The European Commission (Commission) announced today its decision to fine multinational cable and telecoms company Altice €124.5 million for breaching the EU Merger Regulation by implementing its 2015 acquisition of a telecommunications operator, PT Portugal, before notification to, or approval by, the Commission (so-called “gun-jumping”). This is the highest fine imposed by an antitrust authority for gun-jumping. Altice has already confirmed that it will appeal the decision to the EU's General Court.
Whilst the non-confidential version of the decision is not yet public,
- the Commission has stated that certain provisions of the purchase agreement resulted in Altice acquiring the legal right to exercise decisive influence over PT Portugal, e.g. by granting Altice veto rights over decisions concerning PT Portugal's ordinary business; and
- the Commission has also stated that Altice actually exercised decisive influence over aspects of PT Portugal's business, e.g. by giving PT Portugal instructions on how to carry out a marketing campaign and by seeking and receiving detailed commercially sensitive information about PT Portugal outside the framework of any confidentiality agreement.
While most authorities allow buyers to take steps which are both reasonable and necessary to protect the value of their investment, drawing the line on what is appropriate in practice can be difficult and has been the subject of some uncertainty following recent decisions by other agencies.
Reading between the lines, the text of the Commission's press release seems to suggest that, consistent with generally recognised practice: (i) veto rights over decisions outside of the ordinary course of business may be acceptable; and (ii) commercially sensitive information can be exchanged provided an appropriate clean team structure is in place. This will need to be confirmed once the non-confidential version of the decision is released. It also remains to be seen what constitutes “non-ordinary course” in the Commission’s view.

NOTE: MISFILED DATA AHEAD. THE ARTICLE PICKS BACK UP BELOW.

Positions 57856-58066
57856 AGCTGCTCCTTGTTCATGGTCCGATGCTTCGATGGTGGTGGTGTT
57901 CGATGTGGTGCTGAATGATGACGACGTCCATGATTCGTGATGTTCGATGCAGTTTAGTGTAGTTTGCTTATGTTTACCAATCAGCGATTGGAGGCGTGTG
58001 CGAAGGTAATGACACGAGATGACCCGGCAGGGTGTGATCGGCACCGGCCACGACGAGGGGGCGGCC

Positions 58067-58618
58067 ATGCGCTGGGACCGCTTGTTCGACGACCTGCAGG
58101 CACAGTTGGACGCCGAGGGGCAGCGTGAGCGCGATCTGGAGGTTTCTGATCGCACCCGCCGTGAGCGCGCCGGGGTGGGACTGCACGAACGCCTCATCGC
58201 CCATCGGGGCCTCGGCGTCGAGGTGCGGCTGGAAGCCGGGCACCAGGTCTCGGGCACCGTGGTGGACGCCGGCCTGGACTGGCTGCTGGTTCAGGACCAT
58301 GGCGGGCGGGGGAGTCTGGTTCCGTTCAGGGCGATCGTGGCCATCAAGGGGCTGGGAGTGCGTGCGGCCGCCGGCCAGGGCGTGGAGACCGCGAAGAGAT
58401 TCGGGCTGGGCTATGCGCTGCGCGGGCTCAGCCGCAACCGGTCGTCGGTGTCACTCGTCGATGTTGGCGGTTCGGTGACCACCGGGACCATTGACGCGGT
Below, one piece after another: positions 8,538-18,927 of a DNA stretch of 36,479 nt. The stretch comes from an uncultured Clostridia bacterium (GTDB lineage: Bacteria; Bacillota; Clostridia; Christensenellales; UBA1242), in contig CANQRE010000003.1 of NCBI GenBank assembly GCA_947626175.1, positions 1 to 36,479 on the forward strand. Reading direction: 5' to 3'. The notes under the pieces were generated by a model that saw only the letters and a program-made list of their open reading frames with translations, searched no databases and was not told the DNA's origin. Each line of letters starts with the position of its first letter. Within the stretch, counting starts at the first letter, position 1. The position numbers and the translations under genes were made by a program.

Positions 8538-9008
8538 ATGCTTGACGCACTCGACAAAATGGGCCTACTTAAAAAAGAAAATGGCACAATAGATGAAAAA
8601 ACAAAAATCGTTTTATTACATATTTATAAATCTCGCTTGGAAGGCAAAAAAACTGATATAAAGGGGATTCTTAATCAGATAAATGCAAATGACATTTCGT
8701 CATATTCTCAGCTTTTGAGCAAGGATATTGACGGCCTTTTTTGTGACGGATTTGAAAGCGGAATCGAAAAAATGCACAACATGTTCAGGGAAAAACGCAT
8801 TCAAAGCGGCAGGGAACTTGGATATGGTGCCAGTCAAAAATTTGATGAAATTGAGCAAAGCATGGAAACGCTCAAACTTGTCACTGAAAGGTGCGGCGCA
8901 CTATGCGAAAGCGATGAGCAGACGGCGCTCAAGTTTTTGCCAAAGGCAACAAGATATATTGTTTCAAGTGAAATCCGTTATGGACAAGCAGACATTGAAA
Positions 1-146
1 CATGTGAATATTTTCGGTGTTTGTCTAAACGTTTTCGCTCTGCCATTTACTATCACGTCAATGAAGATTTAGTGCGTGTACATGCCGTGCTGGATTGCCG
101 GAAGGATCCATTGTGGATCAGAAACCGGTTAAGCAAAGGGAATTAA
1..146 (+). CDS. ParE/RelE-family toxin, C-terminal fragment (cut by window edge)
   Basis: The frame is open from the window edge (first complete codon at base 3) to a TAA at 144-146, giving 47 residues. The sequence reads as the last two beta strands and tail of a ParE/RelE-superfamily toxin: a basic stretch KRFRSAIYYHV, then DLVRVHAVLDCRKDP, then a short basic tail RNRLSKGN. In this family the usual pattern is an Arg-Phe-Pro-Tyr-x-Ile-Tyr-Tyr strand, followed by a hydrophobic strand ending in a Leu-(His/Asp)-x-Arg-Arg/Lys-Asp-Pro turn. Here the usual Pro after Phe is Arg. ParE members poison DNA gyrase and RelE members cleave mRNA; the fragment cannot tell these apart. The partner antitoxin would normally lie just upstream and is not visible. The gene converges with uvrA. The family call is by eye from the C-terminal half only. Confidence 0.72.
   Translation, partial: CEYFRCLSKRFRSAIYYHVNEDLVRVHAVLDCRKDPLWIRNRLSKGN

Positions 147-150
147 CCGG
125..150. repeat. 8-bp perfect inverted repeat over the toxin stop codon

Increasing enforcement risk in merger reviews
This is the latest example of recent enforcement action taken by antitrust authorities against merging parties for integration steps that are deemed to have gone beyond mere planning in the period between signing and closing. In 2014, the Danish competition authority found that EY had broken “gun-jumping” rules for requiring KPMG’s Danish unit to terminate a material contract prior to closing (this case is currently with the EU courts, pending judgement); in 2016, the French competition authority fined Altice €80 million for various joint planning measures implemented prior to closing of its acquisition of SFR; and, in 2017, the Commission issued a statement of objections to Canon for the use of a “two-step” transaction structure for its acquisition of Toshiba’s medical-equipment unit (following a fine of 300,000 yuan (€39,000) by China’s MOFCOM).
The decision highlights once more that merging parties must manage their interactions between signing and closing particularly carefully in the current environment in order to avoid exposure to significant fines (of up to 10% of worldwide turnover).
More broadly, the decision is another signal from antitrust authorities that they intend to be stricter in future on companies that have broken rules during merger reviews: see, for example, the fine of €110 million issued to Facebook for supplying misleading information during the merger review of its acquisition of WhatsApp in 2014.